Site hosted by Build your free website today!

Hands-on Projects for the Linux Graphics Subsystem

New book from Christos Karayiannis

Available in Amazon Kindle format at:

Case Study: Linux


At PCI Subsystem we find the Linux PCI startup sequence. The first step starts from do_basic_setup(), which is called from init(), a major startup function in "linux/init/main.c" (see Initialization for IA-32 HOWTO):

1. do_basic_setup() calls pci_init(), which is defined in 'drivers/pci/pci.c'.
2. pci_init() first calls pcibios_init(). If you enable CONFIG_NEW_PCI,
 pcibios_init() is implemented in the 'arch/mips/kernel/pci.c' file. 

From The Linux Kernel Sources we read:

The PCI pseudo driver is in drivers/pci/pci.c with the system wide definitions in
 include/linux/pci.h. Each architecture has some specific PCI BIOS code, Alpha AXP's 
is in arch/alpha/kernel/bios32.c.

The i386 bios32.c is the Linux source file that provides the BIOS32 Service Directory structure, for the i386 architecture. This is given as:

union bios32 {
	struct {
		unsigned long signature;	/* _32_ */
		unsigned long entry;		/* 32 bit physical address */
		unsigned char revision;		/* Revision level, 0 */
		unsigned char length;		/* Length in paragraphs should be 01 */
		unsigned char checksum;		/* All bytes must add up to zero */
		unsigned char reserved[5]; 	/* Must be zero */
	} fields;
	char chars[16];

The entry of the bios32 service is returned by the pcibios_init(). This function tries to find a valid BIOS32 structure by checking the physical address range 0xe0000 through 0xfffff for the signature "_32_" (see the Standard BIOS 32-bit Service Directory Proposal).

unsigned long pcibios_init(unsigned long memory_start, unsigned long memory_end)
	union bios32 *check;
	unsigned char sum;
	int i, length;

	 * Follow the standard procedure for locating the BIOS32 Service
	 * directory by scanning the permissible address range from
	 * 0xe0000 through 0xfffff for a valid BIOS32 structure.

	for (check = (union bios32 *) 0xe0000;
	     check <= (union bios32 *) 0xffff0;
	     ++check) {
		if (check->fields.signature != BIOS32_SIGNATURE)
		length = check->fields.length * 16;
		if (!length)
		sum = 0;
		for (i = 0; i < length ; ++i)
			sum += check->chars[i];
		if (sum != 0)
		if (check->fields.revision != 0) {
			printk("pcibios_init : unsupported revision %d at 0x%p, mail\n",
				check->fields.revision, check);
		printk ("pcibios_init : BIOS32 Service Directory structure at 0x%p\n", check);
		if (!bios32_entry) {
			if (check->fields.entry >= 0x100000) {
				printk("pcibios_init: entry in high memory, trying direct PCI access\n");
				access_pci = check_direct_pci();
			} else {
				bios32_entry = check->fields.entry;
				printk ("pcibios_init : BIOS32 Service Directory entry at 0x%lx\n", bios32_entry);
				bios32_indirect.address = bios32_entry;
	if (bios32_entry && check_pcibios())
 		access_pci = &pci_bios_access;
	return memory_start;

pcibios_init() scans the physical address space 0xe0000 to 0xfffff simply by placing pointers as:

check = (union bios32 *) 0xe0000
Recall that this function runs from the Linux Kernel and therefore from the physical and not the Virtual address space. For this we read at Linux Memory Management:

It does not make much sense for the operating system itself to run in virtual memory. This would be a nightmare situation where the operating system must maintain page tables for itself. Most multi-purpose processors support the notion of a physical address mode as well as a virtual address mode. Physical addressing mode requires no page tables and the processor does not attempt to perform any address translations in this mode. The Linux kernel is linked to run in physical address space.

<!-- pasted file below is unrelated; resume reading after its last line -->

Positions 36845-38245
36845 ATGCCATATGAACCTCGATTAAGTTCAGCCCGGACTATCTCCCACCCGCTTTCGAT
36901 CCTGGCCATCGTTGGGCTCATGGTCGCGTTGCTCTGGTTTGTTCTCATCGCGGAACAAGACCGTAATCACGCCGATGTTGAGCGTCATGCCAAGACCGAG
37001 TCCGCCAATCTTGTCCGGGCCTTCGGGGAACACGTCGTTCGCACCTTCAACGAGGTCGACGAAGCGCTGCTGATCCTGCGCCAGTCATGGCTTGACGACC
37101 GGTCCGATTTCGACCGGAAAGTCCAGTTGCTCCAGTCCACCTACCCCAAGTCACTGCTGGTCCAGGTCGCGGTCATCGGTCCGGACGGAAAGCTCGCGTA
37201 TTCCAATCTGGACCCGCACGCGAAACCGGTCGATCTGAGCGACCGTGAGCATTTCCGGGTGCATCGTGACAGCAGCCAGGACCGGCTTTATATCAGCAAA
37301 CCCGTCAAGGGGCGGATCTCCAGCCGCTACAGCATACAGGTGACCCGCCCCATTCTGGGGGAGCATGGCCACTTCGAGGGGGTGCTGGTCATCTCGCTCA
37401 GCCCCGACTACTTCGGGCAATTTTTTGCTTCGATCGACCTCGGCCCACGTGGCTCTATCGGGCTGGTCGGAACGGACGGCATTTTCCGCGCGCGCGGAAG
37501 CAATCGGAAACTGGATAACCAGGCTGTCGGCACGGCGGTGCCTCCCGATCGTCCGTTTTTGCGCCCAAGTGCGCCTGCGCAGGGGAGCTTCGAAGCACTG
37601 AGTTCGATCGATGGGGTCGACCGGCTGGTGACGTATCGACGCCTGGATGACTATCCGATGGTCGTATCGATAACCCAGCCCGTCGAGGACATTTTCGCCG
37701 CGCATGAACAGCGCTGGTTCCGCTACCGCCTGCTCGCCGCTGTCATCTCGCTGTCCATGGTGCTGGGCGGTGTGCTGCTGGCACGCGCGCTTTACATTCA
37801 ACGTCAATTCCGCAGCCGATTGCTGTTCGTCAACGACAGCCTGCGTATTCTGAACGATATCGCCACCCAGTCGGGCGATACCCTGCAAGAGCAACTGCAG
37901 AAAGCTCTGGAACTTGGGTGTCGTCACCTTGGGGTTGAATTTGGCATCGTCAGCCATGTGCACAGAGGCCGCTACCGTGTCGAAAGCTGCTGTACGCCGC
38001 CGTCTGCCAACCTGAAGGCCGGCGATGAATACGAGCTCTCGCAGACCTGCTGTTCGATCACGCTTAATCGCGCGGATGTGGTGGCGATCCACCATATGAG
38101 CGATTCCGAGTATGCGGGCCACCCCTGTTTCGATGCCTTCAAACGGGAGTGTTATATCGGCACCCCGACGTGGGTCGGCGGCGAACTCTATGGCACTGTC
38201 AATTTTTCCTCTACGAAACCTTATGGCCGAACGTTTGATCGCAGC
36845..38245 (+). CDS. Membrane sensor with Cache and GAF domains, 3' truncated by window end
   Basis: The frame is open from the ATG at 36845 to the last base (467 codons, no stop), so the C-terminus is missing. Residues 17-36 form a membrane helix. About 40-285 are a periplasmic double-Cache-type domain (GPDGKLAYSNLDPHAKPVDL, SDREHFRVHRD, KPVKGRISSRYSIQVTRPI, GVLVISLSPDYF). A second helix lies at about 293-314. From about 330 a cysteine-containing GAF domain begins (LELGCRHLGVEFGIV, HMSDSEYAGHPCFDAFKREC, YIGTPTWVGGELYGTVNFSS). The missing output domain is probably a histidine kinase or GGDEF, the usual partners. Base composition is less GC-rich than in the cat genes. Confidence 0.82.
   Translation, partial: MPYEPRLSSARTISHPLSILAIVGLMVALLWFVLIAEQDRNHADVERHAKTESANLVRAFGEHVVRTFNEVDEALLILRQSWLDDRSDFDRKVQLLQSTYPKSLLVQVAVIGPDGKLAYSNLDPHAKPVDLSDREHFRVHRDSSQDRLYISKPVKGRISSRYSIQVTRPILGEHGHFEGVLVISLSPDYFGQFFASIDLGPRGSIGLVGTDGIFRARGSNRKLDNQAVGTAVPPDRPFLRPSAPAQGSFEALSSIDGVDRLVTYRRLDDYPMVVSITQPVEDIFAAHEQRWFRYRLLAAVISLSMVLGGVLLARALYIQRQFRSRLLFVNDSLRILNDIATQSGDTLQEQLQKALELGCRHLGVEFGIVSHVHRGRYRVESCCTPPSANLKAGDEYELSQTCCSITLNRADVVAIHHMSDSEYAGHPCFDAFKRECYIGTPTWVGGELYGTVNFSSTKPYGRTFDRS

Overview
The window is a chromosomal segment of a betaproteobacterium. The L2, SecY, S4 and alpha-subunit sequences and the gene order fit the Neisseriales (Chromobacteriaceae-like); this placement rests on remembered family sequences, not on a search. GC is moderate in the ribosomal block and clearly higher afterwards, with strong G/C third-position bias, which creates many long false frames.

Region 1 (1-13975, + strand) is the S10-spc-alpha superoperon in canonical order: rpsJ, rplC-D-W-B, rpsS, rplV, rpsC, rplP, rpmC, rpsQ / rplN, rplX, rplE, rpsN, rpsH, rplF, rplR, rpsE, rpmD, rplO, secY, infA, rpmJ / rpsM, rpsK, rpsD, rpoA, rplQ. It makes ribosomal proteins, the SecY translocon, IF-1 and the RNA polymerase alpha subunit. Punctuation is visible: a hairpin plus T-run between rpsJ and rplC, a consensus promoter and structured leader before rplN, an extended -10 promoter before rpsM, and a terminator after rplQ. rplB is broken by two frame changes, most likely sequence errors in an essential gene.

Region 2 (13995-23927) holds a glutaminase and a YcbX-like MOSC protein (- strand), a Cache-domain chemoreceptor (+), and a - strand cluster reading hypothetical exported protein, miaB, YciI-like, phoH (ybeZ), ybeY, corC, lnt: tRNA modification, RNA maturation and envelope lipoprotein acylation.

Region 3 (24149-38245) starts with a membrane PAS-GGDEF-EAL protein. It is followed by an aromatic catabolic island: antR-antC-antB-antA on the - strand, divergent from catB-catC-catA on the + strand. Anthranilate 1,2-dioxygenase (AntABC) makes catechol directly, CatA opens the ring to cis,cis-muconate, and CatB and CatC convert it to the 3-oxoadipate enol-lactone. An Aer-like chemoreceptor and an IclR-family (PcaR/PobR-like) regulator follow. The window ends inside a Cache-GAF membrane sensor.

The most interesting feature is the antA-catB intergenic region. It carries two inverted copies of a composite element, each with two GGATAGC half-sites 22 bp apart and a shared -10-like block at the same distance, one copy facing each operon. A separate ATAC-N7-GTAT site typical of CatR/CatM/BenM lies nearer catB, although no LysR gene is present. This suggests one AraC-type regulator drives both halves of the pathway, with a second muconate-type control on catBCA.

Let's follow the case from pcibios_init(), where the bios32_entry is zero yet and then the entry point is located in the area 0xe0000 to 0xffff0 and that the entry point (the second field of the BIOS32 Service Directory Header - see Standard BIOS 32-bit Service Directory Proposal) is not in the high memory (that is >= 0x100000). Then bios32_entry takes the value of the entry point:

		if (!bios32_entry) {
			if (check->fields.entry >= 0x100000) {
				printk("pcibios_init: entry in high memory, trying direct PCI access\n");
				access_pci = check_direct_pci();
			} else {
				bios32_entry = check->fields.entry;
				printk ("pcibios_init : BIOS32 Service Directory entry at 0x%lx\n", bios32_entry);
				bios32_indirect.address = bios32_entry;
	if (bios32_entry && check_pcibios())
 		access_pci = &pci_bios_access;
If the entry point is found and also check_pcibios() returns true the access_pci takes the address of pci_bios_access, which is defined as:

 * function table for BIOS32 access
static struct pci_access pci_bios_access = {

check_pcibios() is the BIOS32 function 0xb101 for INT 0x1A. WE already know that PCI BIOS is present for in 32-bit protected mode. This function returns some more additional information. If PCI BIOS is present in real mode, register AL returns info about configuration, CL the number of the last PCI bus segment in the system. It is implemented as:

static int check_pcibios(void)
	unsigned long signature;
	unsigned char present_status;
	unsigned char major_revision;
	unsigned char minor_revision;
	unsigned long flags;
	int pack;

	if ((pcibios_entry = bios32_service(PCI_SERVICE))) {
		pci_indirect.address = pcibios_entry;

		save_flags(flags); cli();
		__asm__("lcall (%%edi)\n\t"
			"jc 1f\n\t"
			"xor %%ah, %%ah\n"
			"1:\tshl $8, %%eax\n\t"
			"movw %%bx, %%ax"
			: "=d" (signature),
			  "=a" (pack)
			  "D" (&pci_indirect)
			: "bx", "cx");

		present_status = (pack >> 16) & 0xff;
		major_revision = (pack >> 8) & 0xff;
		minor_revision = pack & 0xff;
		if (present_status || (signature != PCI_SIGNATURE)) {